Is having a lot of ‘stuff’ better than having very little?
Editor’s Note: This is the first of six stories to run on the Faith page from the “Faith, Spirituality and Environmental Stewardship” conference held recently at Catawba College.
By Kathy Chaffin
As a lay missionary in Peru, Gary Gardner said his assignment was to learn about Christ through the eyes of the poor.
It would have a profound effect on his life.
Gardner ó one of the keynote speakers at the “Faith, Spirituality and Environmental Stewardship” conference held May 29-31 at Catawba College ó recalled watching the Peruvian women washing clothes by hand.
“It was really, really hard work,” he said. “Day after day, they would scrub and scrub.”
Inspired to help make their lives easier, Gardner set out to build a pedal-powered washing machine for his host family.
“They were intrigued by it,” he recalled at one of the conference workshops sponsored by the Center for the Environment. “They thought, ‘What is the gringo up to now?’ ”
When he had finished with the washing machine, Gardner said, “They used it once.”
At first, he didn’t understand why they wouldn’t use it again, but found out later it was because the washing machine required soap. “And it just wasn’t affordable for them to do that,” he said.
One of about 60 people at the workshop, many of them from area churches, commented, “We have a lot of stuff, but is it better?”
A woman from a church which sponsors missionary trips to Cambodia had similar thoughts. Members of the church women’s group realized at one point, she said, that the paper and plastics they were taking with them for Bible school craft projects with the children were just polluting the land.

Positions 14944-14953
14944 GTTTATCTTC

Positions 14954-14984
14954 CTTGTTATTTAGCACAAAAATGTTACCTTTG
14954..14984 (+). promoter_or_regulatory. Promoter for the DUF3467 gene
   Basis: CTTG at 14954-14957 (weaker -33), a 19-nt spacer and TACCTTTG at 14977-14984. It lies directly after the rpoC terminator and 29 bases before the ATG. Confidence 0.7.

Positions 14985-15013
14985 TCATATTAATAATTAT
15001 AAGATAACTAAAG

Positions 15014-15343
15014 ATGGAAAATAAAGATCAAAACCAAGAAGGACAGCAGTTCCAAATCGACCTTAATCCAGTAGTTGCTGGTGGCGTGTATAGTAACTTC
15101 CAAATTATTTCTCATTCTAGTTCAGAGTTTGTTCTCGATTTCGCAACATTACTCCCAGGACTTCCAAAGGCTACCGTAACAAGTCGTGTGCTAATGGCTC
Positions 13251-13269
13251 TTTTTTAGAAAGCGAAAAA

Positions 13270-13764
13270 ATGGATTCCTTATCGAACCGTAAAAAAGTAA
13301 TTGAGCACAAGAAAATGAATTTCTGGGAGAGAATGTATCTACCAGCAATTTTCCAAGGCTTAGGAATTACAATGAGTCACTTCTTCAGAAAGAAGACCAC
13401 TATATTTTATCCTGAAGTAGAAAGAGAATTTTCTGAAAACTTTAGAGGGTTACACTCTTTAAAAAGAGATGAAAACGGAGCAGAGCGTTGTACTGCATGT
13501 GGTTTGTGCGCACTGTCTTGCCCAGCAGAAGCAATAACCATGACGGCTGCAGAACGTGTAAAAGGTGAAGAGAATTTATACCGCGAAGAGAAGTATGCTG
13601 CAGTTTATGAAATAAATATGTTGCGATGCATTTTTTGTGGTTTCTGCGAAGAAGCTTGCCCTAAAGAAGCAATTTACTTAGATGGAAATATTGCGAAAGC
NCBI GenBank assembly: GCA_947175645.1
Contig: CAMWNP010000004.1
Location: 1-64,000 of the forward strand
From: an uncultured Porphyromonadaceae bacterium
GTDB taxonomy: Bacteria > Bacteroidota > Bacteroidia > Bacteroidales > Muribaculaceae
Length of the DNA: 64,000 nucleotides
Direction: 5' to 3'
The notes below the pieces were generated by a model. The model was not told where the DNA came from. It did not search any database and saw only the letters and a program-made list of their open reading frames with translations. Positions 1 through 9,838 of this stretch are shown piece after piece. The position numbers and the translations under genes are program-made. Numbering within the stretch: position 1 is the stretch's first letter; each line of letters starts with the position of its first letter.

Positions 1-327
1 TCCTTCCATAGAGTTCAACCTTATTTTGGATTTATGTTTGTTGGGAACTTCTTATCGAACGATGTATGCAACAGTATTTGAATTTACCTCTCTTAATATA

Gardner ó the senior researcher at Worldwatch Institute, a leading source on interactions among key environmental, social and economic trends ó said he wanted to use the 75 minutes allotted for the workshop as a brainstorming session on the topic: “What Churches Can Do to Make a Difference Globally.”
The Internet is a powerful tool, he said, with such features as the YouTube Web site and the MySpace and Facebook social networking sites. Gardner said these were extremely effective in raising money for the Barack Obama campaign, much of it from small donations generated by online supporter groups.
“Wow, this is a new world,” he said. “This is really powerful. How can we use these kinds of tools …?”
Videos promoting environmental causes are among the offerings on YouTube. One man at the workshop encouraged others to watch Annie Leonard’s “The Story of Stuff,” which examines America’s consumer-driven culture.
Another workshop participant mentioned the Earth Cinema Circle, a DVD club dedicated to increasing social and environmental awareness through entertaining films.
Gardner, the author of “Inspiring Progress: Religions’ Contributions to Sustainable Development,” said some churches have purchased computers for mission congregations in Third World countries so members can communicate with each other via e-mail and/or Skype.
One woman said this is not possible in areas with limited electricity. “They do good to just have a light in the middle of the room,” she said.
Gardner said solar-powered computers are now available and are being used in church mission projects.
Another workshop participant told about a group of Third World children that gave concerts in nine cities along the East Coast. Members of the group used only primitive instruments, and yet “they just blew everybody away,” she said. “That was an amazing lesson in itself.”
Gardner quoted an environmentalist who said that people will not fight to save what they don’t love, and that in order for them to love the earth, they have to know it.
Church-sponsored field trips is one way to reintroduce children to the great outdoors, one participant said.
Gardening projects can also help connect children with the earth and its resources, she said.